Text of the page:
With two famous names on the sideline, the NIT championship has a New York feel.

One coach is a rising young star, the other is in the twilight of his Hall of Fame career. Both with boyhood ties to the Big Apple.

Richard Pitino leads Minnesota into the title game Thursday night against 73-year-old Larry Brown and SMU at Madison Square Garden, a building both basketball junkies revere.

Born in Brooklyn and raised in nearby Long Beach, Brown grew up going to games at the Garden and coached the resident New York Knicks to a 23-59 record during the 2005-06 season.

The 31-year-old Pitino, of course, is the son of Louisville coach Rick Pitino, a Hall of Famer himself who guided the Knicks to a division crown and two NBA playoff appearances from 1987-89.

So it seems all too appropriate that Brown and the boy wonder will play for a postseason trophy on Seventh Avenue.

"Well, I know they have the Knicks' dressing room, so what does that tell you?" Brown said on a conference call Wednesday, drawing laughs.

SMU (27-9) and Minnesota (24-13) were both disappointed to be left out of the NCAA tournament on Selection Sunday. But each squad received a No. 1 seed in the NIT and made the most of it.

"I think really the only tough game, honestly, was the first game. I think that was where everybody was kind of let down a little bit," said Richard Pitino, in his first season at Minnesota. "We've got three seniors who don't want their college career to be over, and then we have got some younger guys who have an opportunity to win a championship."

SMU is looking for its first NIT title. In fact, before Tuesday night, the only time the Mustangs had played at Madison Square Garden was a 76-72 loss to St. John's in December 1950.

Minnesota won the National Invitation Tournament in 1993 and '98, but the second one was vacated because of an NCAA rules violation involving player eligibility.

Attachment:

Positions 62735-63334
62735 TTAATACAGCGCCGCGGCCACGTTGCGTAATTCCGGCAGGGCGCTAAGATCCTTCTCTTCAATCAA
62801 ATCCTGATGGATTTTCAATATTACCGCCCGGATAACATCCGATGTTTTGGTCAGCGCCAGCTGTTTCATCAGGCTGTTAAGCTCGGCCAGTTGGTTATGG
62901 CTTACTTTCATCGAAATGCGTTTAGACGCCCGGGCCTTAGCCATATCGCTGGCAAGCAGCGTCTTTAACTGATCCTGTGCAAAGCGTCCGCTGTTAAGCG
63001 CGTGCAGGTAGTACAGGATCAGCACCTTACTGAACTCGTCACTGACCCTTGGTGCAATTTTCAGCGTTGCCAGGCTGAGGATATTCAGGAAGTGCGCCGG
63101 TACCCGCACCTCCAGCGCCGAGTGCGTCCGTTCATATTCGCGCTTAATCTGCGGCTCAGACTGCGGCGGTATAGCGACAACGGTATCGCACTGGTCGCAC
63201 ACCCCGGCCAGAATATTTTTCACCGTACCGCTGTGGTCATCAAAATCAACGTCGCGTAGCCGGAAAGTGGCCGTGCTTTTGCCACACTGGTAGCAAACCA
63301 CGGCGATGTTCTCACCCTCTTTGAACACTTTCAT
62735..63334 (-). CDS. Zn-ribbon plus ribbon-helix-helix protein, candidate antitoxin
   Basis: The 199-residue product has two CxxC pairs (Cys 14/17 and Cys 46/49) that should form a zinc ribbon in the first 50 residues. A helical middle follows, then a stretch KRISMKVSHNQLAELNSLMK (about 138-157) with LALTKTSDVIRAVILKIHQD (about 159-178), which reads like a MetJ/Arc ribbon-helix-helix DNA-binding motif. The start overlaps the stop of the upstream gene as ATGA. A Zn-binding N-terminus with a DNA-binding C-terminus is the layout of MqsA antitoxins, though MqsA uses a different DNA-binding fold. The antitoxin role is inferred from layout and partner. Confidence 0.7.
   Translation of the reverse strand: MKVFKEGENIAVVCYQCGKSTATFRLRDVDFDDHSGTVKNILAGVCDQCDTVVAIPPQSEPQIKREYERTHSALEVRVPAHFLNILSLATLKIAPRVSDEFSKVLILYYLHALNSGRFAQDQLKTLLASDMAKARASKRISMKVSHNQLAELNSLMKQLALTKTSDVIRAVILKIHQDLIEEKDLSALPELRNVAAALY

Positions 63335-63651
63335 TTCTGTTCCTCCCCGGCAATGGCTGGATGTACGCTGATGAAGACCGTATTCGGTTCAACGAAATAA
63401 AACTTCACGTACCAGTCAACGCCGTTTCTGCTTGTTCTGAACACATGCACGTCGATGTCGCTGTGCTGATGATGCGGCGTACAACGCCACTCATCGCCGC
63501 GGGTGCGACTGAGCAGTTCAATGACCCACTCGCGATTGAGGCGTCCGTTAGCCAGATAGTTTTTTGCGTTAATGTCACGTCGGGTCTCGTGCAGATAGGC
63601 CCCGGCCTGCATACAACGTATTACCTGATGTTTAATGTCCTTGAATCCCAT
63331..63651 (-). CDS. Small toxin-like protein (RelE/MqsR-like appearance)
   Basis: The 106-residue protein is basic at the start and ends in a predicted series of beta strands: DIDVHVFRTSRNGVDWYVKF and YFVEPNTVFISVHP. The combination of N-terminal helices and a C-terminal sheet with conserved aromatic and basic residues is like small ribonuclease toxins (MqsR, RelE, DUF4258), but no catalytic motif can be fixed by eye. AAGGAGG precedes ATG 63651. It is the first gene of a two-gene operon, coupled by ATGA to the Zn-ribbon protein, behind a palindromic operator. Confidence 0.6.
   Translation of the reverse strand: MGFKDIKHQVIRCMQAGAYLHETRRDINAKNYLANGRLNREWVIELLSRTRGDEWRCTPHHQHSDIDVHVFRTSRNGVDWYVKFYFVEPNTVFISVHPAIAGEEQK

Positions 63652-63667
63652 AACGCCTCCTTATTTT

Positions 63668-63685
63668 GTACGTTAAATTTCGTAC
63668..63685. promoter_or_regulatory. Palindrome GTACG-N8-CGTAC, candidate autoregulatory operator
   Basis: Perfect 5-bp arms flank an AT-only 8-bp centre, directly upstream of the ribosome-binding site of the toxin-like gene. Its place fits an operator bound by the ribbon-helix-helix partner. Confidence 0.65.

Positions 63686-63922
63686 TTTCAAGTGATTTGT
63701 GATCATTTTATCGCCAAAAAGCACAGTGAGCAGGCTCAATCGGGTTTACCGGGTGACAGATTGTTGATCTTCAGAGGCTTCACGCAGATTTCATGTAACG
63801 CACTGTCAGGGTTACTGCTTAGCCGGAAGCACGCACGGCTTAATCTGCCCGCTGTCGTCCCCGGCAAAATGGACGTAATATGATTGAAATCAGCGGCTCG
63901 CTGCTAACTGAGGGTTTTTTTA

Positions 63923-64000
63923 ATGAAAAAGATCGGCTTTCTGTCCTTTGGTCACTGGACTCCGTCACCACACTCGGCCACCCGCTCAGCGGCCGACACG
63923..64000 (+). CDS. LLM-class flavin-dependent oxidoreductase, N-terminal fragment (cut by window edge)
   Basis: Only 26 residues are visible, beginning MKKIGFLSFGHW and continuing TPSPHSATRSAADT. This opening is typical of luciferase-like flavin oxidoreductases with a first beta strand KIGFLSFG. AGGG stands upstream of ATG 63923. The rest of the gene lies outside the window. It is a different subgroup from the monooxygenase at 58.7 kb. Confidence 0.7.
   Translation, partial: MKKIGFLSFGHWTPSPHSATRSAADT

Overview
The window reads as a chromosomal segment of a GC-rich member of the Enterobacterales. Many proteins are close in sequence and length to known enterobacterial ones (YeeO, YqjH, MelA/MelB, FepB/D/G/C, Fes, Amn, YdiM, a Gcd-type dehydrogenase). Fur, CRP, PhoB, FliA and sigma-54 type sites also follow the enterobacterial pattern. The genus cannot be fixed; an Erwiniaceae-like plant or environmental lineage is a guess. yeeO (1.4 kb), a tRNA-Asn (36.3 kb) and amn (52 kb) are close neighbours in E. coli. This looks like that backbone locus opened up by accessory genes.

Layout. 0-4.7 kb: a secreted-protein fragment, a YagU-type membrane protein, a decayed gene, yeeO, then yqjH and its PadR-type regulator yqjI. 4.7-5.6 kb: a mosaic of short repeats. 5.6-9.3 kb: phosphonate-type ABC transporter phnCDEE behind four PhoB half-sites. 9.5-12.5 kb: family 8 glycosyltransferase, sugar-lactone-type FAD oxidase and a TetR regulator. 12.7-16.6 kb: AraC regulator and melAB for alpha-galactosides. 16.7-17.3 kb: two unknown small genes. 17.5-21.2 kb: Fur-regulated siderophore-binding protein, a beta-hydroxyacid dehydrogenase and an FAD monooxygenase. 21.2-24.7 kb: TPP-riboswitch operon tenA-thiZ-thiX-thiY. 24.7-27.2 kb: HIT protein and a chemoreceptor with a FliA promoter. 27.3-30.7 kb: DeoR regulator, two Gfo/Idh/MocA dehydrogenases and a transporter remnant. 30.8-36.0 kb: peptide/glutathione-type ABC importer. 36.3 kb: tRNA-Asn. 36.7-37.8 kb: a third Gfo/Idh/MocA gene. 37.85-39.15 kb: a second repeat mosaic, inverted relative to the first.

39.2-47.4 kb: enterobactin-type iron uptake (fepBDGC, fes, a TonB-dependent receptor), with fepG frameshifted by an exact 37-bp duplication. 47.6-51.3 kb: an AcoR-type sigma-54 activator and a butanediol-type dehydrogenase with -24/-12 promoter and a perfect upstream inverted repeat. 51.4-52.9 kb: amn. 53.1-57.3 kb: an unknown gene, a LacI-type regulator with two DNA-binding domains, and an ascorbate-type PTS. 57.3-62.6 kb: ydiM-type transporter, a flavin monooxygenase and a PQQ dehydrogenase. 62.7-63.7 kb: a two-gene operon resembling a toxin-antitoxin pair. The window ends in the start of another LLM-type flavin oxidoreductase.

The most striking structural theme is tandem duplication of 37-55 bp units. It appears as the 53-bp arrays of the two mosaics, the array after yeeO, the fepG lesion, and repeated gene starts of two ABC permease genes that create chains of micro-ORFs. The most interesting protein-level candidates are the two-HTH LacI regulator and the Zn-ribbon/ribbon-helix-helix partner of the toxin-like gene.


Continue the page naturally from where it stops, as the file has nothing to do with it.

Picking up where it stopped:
"I think the NIT is so much better than it was years ago," Brown said. "And I try to reminisce about when I was a boy, when the NIT was the biggest tournament going."

A handful of key Gophers, including Austin Hollins and Andre Hollins, played in the championship game two years ago under coach Tubby Smith when Minnesota was routed 75-51 by Stanford.

Starting center Elliott Eliason missed Tuesday's win over Florida State after injuring his ankle in practice last week. Richard Pitino said Eliason would be evaluated at practice Wednesday to gauge whether he'll be able to play in the championship game.

"We are cautious. It's hard to tell right now," the coach said.

Rick Pitino sat behind his son's bench Tuesday rooting on Minnesota. After the game, they went out for burgers and talked a little strategy — which might give the Gophers a bit of an advantage. Dad's team at Louisville beat SMU twice this season in the American Athletic Conference.

Richard Pitino said his parents plan to be in attendance again Thursday night.

"Any excuse for them to stay in New York," he said. "To have him here, right behind the bench, is kind of surreal for me, because growing up my whole life, it's been the other way around. I have always been the fan and he's always been the coach.

"He considers New York home and my mom considers New York home; to have them there last night and be a part of it is something pretty special, and it's really come full circle, I think, with everybody."

Brown, in his 39th season as a head coach, has overseen an impressive turnaround in two years at SMU. Already the only head coach to win both an NCAA and NBA championship, he now has an opportunity to add the NIT to his vast resume.

Brown was hoping to visit St. Paul's Church on Wednesday and possibly bring his players to Ground Zero. Practice was scheduled at Columbia.

"Trying to get them a little Ivy League exposure; maybe that will rub off on some of our kids," he said.